Address Book: Loops

Jason Atkins, Alyce Brady, Pamela Cutter, R.C. McDowell, Kelly Schultz and Nathan Sprague 1997, 1999, 2002, 2009, 2015
Kalamazoo College, Kalamazoo, MI

The For Loop

A for loop is used to repeat a set of statements a number of times. In JavaScript, a for loop looks like this:

Syntactic Structure:
for ( init; test; step )
for ( var i = 0; i < 10; i++ ) 
        document.writeln("i = " + i + "<br>");

The init expression initializes variables used in the loop, and is executed just once at the beginning of the loop. The test is a condition that is checked each time through the loop BEFORE we enter the loop body; if it is true the program executes the actionStatements in the loop body and if it is false it exits the loop. The step expression updates the loop variables for the next time through the loop – this is done immediately AFTER finishing the loop body and before the next evaluation of the test. The number of times the actionStatements in the loop body are executed depends on the initial values in the loop, how they are changed, and the logical expression in the test. One time through a loop is called an iteration. Here's an English description of how the different parts of the loop work:

  1. Initialize the loop variables (using the init expression).
  2. Check the test. If the test fails, exit the loop.
  3. Perform the actionStatements in the loop body.
  4. Update the loop variables (using the step expression).
  5. Go to step 2.

Example: Simple Loop

The purpose of the following code fragment is to write the values of the loop variable, from 0 through 4, to a web page.

// write values of i, from 0 to 4, each on a separate line
for (var i = 0; i < 5; i++)
    document.getElementById('dispAddresses').innerHTML +=
                    "i = " + i +
                    "<br />";

Try to identify the various parts of the loop. For example, what is the init expression, and what does it do? What is the test and when is it executed? What does the step expression do? What would this code fragment write to the web page? Ask the instructor or TA if you are unsure how to answer these questions!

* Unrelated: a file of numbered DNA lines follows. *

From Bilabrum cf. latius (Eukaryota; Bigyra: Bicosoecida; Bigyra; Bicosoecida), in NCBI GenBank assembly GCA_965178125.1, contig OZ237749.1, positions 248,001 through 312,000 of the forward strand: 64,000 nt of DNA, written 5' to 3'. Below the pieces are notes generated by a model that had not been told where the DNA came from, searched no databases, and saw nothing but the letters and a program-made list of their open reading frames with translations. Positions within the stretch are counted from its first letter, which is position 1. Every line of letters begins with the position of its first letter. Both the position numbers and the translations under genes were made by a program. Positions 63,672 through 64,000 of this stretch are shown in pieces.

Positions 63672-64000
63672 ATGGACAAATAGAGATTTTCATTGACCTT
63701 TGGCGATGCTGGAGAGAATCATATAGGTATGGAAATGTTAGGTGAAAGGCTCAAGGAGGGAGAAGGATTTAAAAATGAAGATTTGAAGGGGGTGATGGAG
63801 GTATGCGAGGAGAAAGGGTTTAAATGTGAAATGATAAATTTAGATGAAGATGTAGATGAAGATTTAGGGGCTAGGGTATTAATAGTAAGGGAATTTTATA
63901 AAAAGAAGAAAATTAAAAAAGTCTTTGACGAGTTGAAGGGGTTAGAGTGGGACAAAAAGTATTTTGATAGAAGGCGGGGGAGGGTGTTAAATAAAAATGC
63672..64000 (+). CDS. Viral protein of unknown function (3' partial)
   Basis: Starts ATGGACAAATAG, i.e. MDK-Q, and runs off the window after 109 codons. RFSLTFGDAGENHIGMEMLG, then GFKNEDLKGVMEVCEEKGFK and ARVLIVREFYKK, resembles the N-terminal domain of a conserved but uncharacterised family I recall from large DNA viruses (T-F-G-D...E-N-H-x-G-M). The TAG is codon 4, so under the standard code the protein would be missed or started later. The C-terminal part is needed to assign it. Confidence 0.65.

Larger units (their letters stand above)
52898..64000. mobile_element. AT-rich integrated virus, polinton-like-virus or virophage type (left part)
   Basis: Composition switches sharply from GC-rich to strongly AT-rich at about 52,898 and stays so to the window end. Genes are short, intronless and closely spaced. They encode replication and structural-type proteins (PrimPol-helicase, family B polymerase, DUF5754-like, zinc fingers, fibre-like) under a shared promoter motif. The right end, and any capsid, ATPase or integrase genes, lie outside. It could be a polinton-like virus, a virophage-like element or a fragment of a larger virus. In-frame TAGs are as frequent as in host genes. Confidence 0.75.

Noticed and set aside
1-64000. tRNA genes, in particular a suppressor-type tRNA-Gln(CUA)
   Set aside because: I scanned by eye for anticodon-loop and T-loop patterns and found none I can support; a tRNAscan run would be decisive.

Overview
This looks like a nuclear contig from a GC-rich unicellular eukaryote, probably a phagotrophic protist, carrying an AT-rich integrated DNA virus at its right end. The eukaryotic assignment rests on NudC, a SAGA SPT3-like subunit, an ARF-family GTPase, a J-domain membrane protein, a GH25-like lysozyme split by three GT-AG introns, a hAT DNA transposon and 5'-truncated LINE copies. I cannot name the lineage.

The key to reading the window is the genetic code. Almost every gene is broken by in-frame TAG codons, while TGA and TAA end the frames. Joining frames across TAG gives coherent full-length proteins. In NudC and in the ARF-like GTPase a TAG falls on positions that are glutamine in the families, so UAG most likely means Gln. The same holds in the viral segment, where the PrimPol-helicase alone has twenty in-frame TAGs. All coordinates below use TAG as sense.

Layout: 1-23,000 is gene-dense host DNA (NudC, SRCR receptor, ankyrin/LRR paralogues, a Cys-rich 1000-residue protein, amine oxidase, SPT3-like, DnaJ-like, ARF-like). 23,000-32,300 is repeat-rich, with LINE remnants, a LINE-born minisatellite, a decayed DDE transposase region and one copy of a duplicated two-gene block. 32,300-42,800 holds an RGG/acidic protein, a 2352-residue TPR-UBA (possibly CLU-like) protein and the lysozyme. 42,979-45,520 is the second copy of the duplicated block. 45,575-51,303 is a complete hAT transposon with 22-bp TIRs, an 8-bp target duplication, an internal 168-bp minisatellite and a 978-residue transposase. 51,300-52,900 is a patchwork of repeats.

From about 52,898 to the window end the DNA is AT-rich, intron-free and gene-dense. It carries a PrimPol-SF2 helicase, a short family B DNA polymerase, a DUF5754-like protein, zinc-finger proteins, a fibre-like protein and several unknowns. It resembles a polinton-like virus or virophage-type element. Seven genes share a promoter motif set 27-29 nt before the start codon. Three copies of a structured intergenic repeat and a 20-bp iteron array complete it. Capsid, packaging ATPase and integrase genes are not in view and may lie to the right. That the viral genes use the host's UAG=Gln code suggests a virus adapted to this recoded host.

Exercise 1 - Practice with Simple Loops
  1. In the head of the Address Book web page you created in the previous mini-lab, create a new function. This function will eventually print the contents of your address book, so give it a meaningful name that expresses this purpose. The function should take one parameter: the array of address book entries. For now, use the loop above as the body of the function. (This assumes that your page contains a div element with the id "dispAddresses". If you gave your div element a different id, then use that id name instead.)
  2. In the body of the web page, locate the statements you wrote in the previous mini-lab that display the first and last people in your list. Add a call to your new function after those statements, passing it the appropriate parameter. Test your new function by saving and reloading the web page. The output should be the first and last people, followed by the values of i from 0 to 4.
  3. Modify your function to print as many numbers as there are people in the list. To do this, use entryArray.length rather than the constant 5 as the upper bound for the loop index (where entryArray is whatever name you gave to your parameter). Now when you save and reload the web page, the output should be the first and last people, followed by the numbers from 0 to one less than the number of people in your list.

Another Example: Printing the Elements of an Array

One common use for a forloop is to step through the elements of an array. The example below is similar to the previous example, except that it has one extra line that uses the loop variable i as the array index into an address book array and writes the first five names to the web page. The expression entryArray[i] in the loop body refers to the single address record at index i in the array and entryArray[i].name refers to the person's name in that address book entry (if entryArray is the name of the array).